Bears Fish Forest Youth Camp (Andrea Reid)

Why is giving this outdoor experience to young women so important to you?

Women are historically and contemporarily very under-represented in science fields, technology, engineering, mathematics, architecture, you name it. We really think that this is an excellent way to have young women exposed to female leaders in science. Rarely do youth get to ask a scientist any question off the top of their head. In this way they get to spend a whole week learning directly from us on the topics that we're studying.

We think that this is a fabulous way to expose them to science, Indigenous knowledge and also all kinds of different things. We build in modules on different forms of technology that can help us know more about the environment. We use drones, underwater ROV's. We also use those in a storytelling capacity and give them the basics of  photography 101, and storytelling 101, because getting our messages out into the world as scientists is a really key part of our role.

Riparia's first expedition (Riparia)

Sharing knowledge seems to be a very important theme in your life, why is that?

I think that I've been in a very privileged position throughout my career and I think increasingly as I move into these spaces and reconnect with my own roots and that I find a space for myself in my Indigenous community and that I can claim that part of my heritage that I wasn't able to before. I really see the very important role of knowledge keepers.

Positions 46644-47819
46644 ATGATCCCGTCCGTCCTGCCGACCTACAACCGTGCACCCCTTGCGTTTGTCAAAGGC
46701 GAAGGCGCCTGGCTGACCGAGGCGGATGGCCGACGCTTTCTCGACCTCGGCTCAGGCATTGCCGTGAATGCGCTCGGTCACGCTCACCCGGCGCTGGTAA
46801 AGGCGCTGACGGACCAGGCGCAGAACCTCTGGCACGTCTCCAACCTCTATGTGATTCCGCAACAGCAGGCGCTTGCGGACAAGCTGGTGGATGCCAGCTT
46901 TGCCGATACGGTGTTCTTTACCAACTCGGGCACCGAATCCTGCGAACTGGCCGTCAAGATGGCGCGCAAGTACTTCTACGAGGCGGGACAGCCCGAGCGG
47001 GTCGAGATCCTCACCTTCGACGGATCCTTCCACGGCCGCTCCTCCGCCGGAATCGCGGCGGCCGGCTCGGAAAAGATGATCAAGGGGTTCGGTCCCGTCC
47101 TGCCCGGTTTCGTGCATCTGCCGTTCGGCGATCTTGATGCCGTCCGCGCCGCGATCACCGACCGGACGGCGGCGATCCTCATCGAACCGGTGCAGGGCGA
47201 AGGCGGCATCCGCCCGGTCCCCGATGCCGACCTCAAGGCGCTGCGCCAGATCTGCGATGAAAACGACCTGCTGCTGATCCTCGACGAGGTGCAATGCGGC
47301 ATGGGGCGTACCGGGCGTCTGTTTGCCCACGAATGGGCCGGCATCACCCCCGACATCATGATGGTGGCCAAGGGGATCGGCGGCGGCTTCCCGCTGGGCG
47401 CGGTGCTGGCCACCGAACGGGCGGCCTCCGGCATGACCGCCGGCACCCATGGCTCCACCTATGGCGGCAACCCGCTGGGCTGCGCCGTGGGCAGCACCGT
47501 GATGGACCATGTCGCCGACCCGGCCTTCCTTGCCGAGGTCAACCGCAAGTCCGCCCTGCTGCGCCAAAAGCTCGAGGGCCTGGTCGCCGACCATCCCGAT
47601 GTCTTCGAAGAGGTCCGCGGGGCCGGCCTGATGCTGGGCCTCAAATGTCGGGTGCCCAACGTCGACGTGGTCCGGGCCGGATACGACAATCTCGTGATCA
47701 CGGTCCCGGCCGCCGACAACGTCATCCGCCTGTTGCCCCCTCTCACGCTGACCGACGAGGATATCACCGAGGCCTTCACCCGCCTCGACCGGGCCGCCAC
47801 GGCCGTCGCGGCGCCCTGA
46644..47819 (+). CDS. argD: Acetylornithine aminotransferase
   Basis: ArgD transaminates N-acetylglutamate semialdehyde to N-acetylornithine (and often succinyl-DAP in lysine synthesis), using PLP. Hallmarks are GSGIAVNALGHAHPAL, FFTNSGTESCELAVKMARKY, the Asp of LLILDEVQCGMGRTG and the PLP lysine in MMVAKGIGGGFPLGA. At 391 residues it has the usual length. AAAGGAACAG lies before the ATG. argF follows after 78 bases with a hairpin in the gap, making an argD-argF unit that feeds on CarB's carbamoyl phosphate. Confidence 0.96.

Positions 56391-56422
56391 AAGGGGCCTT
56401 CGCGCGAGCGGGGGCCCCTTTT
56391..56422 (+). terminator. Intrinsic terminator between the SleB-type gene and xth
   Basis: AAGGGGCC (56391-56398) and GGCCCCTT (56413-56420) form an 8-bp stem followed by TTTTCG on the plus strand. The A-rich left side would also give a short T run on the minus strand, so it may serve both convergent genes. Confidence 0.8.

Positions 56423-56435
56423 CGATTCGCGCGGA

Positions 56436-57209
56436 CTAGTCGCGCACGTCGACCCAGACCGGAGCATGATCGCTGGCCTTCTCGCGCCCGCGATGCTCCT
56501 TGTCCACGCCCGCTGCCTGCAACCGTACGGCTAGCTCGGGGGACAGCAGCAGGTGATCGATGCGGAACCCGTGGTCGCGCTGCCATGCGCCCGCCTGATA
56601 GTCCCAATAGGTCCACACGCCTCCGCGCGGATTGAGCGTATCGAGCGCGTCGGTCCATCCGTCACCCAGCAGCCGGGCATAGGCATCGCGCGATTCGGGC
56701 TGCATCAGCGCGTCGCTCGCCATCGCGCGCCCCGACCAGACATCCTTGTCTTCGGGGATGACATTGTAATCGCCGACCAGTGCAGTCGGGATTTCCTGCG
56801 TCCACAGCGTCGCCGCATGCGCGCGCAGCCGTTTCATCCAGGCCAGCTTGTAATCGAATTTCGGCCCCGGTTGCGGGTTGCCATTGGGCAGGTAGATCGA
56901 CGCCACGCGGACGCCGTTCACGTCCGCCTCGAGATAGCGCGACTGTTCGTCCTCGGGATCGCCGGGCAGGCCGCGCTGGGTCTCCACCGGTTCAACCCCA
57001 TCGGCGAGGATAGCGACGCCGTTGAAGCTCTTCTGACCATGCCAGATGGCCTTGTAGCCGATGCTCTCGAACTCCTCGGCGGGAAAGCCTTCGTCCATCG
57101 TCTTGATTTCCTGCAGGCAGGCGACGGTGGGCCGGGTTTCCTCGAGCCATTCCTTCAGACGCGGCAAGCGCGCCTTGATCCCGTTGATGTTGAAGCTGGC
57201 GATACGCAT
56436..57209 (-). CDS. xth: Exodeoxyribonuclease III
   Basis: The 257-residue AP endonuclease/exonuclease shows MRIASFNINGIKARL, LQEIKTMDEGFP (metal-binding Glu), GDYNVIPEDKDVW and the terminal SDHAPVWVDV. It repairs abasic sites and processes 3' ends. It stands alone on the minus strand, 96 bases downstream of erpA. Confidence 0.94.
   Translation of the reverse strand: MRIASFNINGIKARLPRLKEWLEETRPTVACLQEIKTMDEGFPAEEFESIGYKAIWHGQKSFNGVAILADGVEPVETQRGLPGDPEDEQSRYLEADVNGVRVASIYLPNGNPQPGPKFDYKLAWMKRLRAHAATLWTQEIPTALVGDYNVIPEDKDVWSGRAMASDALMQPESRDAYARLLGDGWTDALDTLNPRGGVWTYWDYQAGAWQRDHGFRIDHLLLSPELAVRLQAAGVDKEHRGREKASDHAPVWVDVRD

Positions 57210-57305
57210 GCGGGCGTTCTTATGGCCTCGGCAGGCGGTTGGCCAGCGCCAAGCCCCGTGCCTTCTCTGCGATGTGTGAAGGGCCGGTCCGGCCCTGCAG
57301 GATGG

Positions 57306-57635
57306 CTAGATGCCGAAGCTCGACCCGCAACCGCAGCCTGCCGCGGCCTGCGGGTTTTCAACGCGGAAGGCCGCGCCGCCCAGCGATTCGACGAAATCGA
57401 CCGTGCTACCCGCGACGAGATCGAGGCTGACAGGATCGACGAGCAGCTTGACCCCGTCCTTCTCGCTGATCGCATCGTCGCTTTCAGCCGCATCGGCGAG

I'm not there yet. It will take a lifetime to get to that point but I really see a role for myself as being a knowledge transmitter and a conduit to have the knowledge of generations past move through me as I try to inspire that next generation forthcoming. A study that I led in 2018 centred on Indigenous elders across British Columbia, about their knowledge of Pacific salmon, the focus of my doctoral research.

Just getting to spend time with all of these people who are sharing with me not just the knowledge that they have accrued in their lifetime, but often referencing the knowledge that was passed down to them from their parents and their parents parents and so on. It really is a privilege and with that privilege comes a great deal of responsibility. So that's really what I'm trying to do in my work.

Gathering stories and information from elders (Andrea Reid)

Produced by Mark Crawley